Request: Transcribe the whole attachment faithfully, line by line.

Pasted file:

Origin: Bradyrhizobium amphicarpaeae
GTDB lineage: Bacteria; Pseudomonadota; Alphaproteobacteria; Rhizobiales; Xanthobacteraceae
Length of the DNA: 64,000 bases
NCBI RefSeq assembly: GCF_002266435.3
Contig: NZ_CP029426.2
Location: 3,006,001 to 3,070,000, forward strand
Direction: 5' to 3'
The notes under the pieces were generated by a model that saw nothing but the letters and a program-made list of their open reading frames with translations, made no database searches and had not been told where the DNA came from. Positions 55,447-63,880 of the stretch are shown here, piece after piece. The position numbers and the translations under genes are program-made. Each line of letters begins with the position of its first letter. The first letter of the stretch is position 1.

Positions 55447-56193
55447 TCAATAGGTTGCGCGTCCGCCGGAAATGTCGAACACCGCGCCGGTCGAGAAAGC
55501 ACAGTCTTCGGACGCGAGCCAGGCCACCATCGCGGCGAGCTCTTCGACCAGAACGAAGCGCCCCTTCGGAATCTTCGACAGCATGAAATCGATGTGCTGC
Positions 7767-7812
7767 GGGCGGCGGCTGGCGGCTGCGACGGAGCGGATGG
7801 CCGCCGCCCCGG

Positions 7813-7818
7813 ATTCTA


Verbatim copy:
Origin: Bradyrhizobium amphicarpaeae
GTDB lineage: Bacteria; Pseudomonadota; Alphaproteobacteria; Rhizobiales; Xanthobacteraceae
Length of the DNA: 64,000 bases
NCBI RefSeq assembly: GCF_002266435.3
Contig: NZ_CP029426.2
Location: 3,006,001 to 3,070,000, forward strand
Direction: 5' to 3'
The notes under the pieces were generated by a model that saw nothing but the letters and a program-made list of their open reading frames with translations, made no database searches and had not been told where the DNA came from. Positions 55,447-63,880 of the stretch are shown here, piece after piece. The position numbers and the translations under genes are program-made. Each line of letters begins with the position of its first letter. The first letter of the stretch is position 1.

Positions 55447-56193
55447 TCAATAGGTTGCGCGTCCGCCGGAAATGTCGAACACCGCGCCGGTCGAGAAAGC
55501 ACAGTCTTCGGACGCGAGCCAGGCCACCATCGCGGCGAGCTCTTCGACCAGAACGAAGCGCCCCTTCGGAATCTTCGACAGCATGAAATCGATGTGCTGC
Positions 7767-7812
7767 GGGCGGCGGCTGGCGGCTGCGACGGAGCGGATGG
7801 CCGCCGCCCCGG

Positions 7813-7818
7813 ATTCTA